Emerging Concepts in Upper Extremity Trauma




Fractures of the humeral shaft are common in low-energy and high-energy trauma, and optimal clinical management remains controversial. Nonsurgical management has been supported as the preferred treatment based on high union rates and minimal functional deficit due to a rich vascular supply from overlying muscle and the wide motion available at the glenohumeral joint. Recent studies of nonoperative management have challenged surgeons’ understanding of these fractures and the perception of favorable outcomes. Current considerations support expanded operative indications with traditional open-plate fixation and with the use of minimally invasive techniques, implants, and a reconsideration of intramedullary nailing.


Key Points








  • Surgical indications for humeral shaft fractures are expanding.



  • Elderly, osteoporotic humeral shaft fractures are becoming more common.



  • Use of a plate or nail for fixation depends on fracture and patient characteristics as well as surgeon preference.



  • Minimally invasive anterior plating has favorable outcomes.



  • Most radial nerve palsies can be observed.



  • Nonunion and bone defect management must consider the severity of initial injury, time since injury, patient comorbidities, and healing response to date.






Introduction


Fractures of the humeral shaft are common fractures in low-energy and high-energy trauma, and optimal clinical management remains controversial. Nonsurgical management has been supported as the preferred treatment based on high union rates and minimal functional deficit due to a rich vascular supply from overlying muscle and the wide motion available at the glenohumeral joint. Historically, surgical treatment, usually via plate fixation, has been less common outside of some very specific clinical situations, such as open fractures, ipsilateral forearm fractures, and fractures with concomitant vascular injuries. Recent studies of nonoperative management have challenged surgeons’ understanding of these fractures and the perception of their favorable outcomes. Current considerations support expanded operative indications with traditional open-plate fixation as well as with the use of new minimally invasive techniques, new implants, and a reconsideration of intramedullary nailing.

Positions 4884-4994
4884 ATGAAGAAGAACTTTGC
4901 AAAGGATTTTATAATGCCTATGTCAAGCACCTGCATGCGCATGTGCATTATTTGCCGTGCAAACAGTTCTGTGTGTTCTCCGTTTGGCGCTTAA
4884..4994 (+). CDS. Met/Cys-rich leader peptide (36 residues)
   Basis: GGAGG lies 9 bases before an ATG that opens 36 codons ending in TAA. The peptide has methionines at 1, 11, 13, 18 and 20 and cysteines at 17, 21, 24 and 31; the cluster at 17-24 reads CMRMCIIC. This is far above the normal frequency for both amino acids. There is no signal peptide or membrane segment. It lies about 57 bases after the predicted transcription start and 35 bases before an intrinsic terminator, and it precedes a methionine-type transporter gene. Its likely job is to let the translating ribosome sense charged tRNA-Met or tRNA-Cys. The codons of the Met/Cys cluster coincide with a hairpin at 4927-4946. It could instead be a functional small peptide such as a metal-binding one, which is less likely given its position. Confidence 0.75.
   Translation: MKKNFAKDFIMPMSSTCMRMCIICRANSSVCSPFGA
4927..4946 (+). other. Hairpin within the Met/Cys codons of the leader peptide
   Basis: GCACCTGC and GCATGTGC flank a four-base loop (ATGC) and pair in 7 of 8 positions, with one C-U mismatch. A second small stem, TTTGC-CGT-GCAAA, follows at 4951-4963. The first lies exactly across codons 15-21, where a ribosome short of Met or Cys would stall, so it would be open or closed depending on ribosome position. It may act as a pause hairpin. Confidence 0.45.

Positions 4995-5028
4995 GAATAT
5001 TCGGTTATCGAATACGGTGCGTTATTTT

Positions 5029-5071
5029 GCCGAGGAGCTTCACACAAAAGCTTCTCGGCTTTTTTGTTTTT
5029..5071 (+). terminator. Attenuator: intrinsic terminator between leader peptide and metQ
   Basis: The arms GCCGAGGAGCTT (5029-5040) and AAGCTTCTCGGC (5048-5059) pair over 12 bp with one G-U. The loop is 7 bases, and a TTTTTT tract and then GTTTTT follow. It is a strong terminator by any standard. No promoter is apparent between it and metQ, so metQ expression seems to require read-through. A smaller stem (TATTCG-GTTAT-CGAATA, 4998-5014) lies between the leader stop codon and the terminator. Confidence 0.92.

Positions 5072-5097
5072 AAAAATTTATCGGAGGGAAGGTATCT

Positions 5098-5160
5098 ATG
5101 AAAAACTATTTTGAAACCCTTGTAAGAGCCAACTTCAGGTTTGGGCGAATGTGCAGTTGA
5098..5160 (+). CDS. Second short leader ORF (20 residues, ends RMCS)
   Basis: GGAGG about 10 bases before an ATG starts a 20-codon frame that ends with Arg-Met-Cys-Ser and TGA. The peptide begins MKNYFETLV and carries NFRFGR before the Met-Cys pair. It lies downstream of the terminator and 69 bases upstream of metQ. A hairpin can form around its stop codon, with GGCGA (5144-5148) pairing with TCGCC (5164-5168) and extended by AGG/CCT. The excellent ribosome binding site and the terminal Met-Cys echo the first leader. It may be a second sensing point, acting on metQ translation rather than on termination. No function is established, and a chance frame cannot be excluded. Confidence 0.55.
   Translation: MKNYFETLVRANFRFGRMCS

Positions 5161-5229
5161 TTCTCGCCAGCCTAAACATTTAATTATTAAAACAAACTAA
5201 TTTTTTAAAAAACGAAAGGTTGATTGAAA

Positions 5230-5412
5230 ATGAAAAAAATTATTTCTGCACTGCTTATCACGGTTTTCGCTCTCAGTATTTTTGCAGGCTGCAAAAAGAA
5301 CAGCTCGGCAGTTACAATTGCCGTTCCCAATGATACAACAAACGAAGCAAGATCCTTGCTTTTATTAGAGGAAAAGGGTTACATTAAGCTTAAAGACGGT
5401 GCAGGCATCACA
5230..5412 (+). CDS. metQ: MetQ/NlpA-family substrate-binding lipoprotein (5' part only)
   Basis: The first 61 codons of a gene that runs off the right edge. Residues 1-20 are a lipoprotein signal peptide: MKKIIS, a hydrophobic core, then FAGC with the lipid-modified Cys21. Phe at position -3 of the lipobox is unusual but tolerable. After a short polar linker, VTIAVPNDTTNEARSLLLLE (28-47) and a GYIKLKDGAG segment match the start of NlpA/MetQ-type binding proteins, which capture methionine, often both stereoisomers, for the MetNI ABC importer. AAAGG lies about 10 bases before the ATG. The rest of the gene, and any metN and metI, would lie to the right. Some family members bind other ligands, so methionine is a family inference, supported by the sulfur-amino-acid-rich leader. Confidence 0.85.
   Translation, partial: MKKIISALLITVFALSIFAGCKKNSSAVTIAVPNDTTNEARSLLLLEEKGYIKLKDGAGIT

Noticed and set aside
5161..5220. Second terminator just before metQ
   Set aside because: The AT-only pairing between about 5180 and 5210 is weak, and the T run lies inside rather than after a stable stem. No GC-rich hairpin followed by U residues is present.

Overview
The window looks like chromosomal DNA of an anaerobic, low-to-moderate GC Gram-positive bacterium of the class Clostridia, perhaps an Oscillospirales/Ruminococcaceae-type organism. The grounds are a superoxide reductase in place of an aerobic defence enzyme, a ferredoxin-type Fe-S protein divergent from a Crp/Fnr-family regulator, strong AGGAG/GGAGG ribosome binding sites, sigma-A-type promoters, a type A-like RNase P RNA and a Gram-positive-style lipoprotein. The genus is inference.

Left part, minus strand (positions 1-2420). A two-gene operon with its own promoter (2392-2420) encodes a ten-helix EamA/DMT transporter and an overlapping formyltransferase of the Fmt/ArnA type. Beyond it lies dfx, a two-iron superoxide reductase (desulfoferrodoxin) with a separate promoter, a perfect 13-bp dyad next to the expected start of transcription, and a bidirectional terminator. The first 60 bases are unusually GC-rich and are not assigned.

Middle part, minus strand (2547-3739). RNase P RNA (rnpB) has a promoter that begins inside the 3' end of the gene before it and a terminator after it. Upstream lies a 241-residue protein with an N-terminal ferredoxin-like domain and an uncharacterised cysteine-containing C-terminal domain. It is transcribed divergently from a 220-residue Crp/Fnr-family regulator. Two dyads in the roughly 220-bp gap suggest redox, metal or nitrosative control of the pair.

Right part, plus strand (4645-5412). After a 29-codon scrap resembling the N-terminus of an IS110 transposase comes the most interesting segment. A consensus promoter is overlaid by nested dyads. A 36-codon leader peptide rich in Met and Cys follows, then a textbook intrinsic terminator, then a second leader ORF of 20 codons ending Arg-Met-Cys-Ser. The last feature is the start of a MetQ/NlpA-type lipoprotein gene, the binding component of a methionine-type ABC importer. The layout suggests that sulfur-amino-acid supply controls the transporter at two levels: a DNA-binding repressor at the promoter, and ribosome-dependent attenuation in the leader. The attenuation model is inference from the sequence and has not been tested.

Introduction


Fractures of the humeral shaft are common fractures in low-energy and high-energy trauma, and optimal clinical management remains controversial. Nonsurgical management has been supported as the preferred treatment based on high union rates and minimal functional deficit due to a rich vascular supply from overlying muscle and the wide motion available at the glenohumeral joint. Historically, surgical treatment, usually via plate fixation, has been less common outside of some very specific clinical situations, such as open fractures, ipsilateral forearm fractures, and fractures with concomitant vascular injuries. Recent studies of nonoperative management have challenged surgeons’ understanding of these fractures and the perception of their favorable outcomes. Current considerations support expanded operative indications with traditional open-plate fixation as well as with the use of new minimally invasive techniques, new implants, and a reconsideration of intramedullary nailing.